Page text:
Triumvirate of entrepreneurs behind Palmetto Low Country Cuisine
There is absolutely no question as to who runs the show at Palmetto Low Country Cuisine. As detailed in the Chow section of today’s paper, it isn’t rare to see head chef and owner Carlos Brown balancing several different tasks like circus talent on any given night. His incessant pacing through the main walkway of the restaurant allows him to observe every nuance and act on them accordingly. He prepares food. He delivers dishes (sometimes). He inquires about the dining experience of his guests. He cleans the floor. He directs his employees (often). He buses tables. He literally does it all.
Brown is an experienced restaurateur from Charleston, S.C. who has made a name for himself by infusing the southern gullah/geechee and Creole foods into his repertoire of culinary masterpieces. Since August 2010, he has served the Piedmont Triad meticulously prepared low country cuisine, with a twist, but he hasn’t done it alone. Brown only makes up one third of a powerful triumvirate of entrepreneurs, making Palmetto one of Greensboro’s best kept secrets.
During the planning process of what was to become Palmetto, Brown was introduced to Ezekiel Jiles, who is known in hip-hop circles as Diplomats/Dipset member “Freekey Zekey.” Jiles is president of Diplomats Records and owner/CEO of 730 Dips Records.
“[When I met Jiles] I didn’t know about Dipset or anything like that,” Brown said.
There was no hesitation when Jiles approached Brown about a business partnership. After teaming up, conversations expanded until Palmetto came to fruition. Jiles, a New York native and internationally known hip-hop artist, recounts how he unexpectedly became part owner of a restaurant in Greensboro, NC.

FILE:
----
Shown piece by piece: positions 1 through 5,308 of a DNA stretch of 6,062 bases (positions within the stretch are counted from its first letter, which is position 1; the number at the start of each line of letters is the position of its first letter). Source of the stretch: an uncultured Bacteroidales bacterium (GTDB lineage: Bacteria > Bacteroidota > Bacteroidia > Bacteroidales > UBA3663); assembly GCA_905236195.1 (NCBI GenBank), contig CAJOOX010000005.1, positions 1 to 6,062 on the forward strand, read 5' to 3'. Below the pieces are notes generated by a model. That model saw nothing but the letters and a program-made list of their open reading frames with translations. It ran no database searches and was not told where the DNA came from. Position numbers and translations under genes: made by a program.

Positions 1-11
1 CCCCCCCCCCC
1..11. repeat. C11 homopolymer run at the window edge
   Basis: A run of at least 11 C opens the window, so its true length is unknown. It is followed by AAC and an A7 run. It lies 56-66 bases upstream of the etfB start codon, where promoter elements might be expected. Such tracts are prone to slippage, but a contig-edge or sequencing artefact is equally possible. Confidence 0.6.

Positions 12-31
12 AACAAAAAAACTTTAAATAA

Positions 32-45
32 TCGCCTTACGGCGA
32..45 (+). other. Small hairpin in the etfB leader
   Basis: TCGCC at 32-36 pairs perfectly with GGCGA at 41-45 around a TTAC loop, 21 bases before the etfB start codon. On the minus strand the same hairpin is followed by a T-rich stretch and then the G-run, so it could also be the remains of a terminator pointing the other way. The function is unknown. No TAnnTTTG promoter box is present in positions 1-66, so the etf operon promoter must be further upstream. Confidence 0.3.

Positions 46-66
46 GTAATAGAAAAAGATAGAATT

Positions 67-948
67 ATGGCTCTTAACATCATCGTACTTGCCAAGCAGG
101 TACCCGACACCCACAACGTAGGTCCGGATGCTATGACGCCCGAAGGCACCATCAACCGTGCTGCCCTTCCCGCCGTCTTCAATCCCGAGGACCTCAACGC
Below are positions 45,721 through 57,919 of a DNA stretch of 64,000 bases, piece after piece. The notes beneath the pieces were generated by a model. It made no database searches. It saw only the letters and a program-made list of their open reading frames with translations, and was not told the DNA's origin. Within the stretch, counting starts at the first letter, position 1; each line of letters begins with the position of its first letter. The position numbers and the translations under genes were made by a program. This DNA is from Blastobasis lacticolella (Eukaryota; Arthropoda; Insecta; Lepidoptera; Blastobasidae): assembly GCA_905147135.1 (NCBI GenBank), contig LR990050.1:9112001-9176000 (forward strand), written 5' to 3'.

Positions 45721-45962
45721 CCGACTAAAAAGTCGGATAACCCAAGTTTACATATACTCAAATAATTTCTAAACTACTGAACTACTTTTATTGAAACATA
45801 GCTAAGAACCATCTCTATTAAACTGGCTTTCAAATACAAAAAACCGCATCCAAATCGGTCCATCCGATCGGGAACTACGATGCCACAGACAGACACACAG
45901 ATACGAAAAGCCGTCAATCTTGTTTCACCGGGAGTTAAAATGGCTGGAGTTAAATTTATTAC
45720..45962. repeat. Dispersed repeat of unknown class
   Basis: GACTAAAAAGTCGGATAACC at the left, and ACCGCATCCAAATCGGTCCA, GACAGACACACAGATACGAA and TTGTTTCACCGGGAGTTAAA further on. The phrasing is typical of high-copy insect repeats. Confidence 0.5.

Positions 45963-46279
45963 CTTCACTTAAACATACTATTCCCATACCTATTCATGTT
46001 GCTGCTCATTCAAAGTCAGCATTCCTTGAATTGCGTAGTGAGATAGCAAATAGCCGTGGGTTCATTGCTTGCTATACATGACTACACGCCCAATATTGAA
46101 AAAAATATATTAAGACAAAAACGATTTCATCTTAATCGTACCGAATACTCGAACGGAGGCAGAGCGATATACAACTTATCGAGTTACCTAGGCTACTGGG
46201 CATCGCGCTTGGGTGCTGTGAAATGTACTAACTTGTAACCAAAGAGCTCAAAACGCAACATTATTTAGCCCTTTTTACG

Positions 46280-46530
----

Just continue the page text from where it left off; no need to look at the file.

“I guess it was fate,” Jiles said. “We didn’t plan any of this!”
In the late 1990s, Diplomats records found themselves $1.4 million in debt. Jiles, desperate to free Dipset of their financial burdens, took to illegal activities for extra money. This resulted in his 1999 arrest on charges regarding the possession of an illegal substance. In another stroke of back luck, Jiles was a victim of a 2003 shooting near Greenwich Village, NY. Following his recovery, he was sentenced to three years in prison for his drug charges.
While the arrest took place in Wilmington, NC, Jiles was sent to the Durham Correctional Center where he served out his sentence. He was released in 2006 and received aid in getting re-acclimated to life as a free man from his good friend and mentor, Rick Dalton. Dalton, a Greensboro native and independent owner and operator of Dalton Logistics, convinced Jiles to stay in NC and pursue other endeavors. Since the completion of his sentence, Jiles has started 730 Dips records and became a spokesperson for Preserve our Legacy, a bone marrow research and awareness organization.
“Maybe this is part of my calling,” Jiles said reflectively.
Dalton is the unspoken conduit that helped bring Jiles and Brown together. The three realized they had a shared vision for success and they now support each other’s individual businesses and projects while simultaneously contributing to the success of Palmetto.
Commenting on Jiles’ involvement with the restaurant, Dalton effectively summarizes the scope of that shared vision.
“This is bigger than rap. This is about creating opportunities.”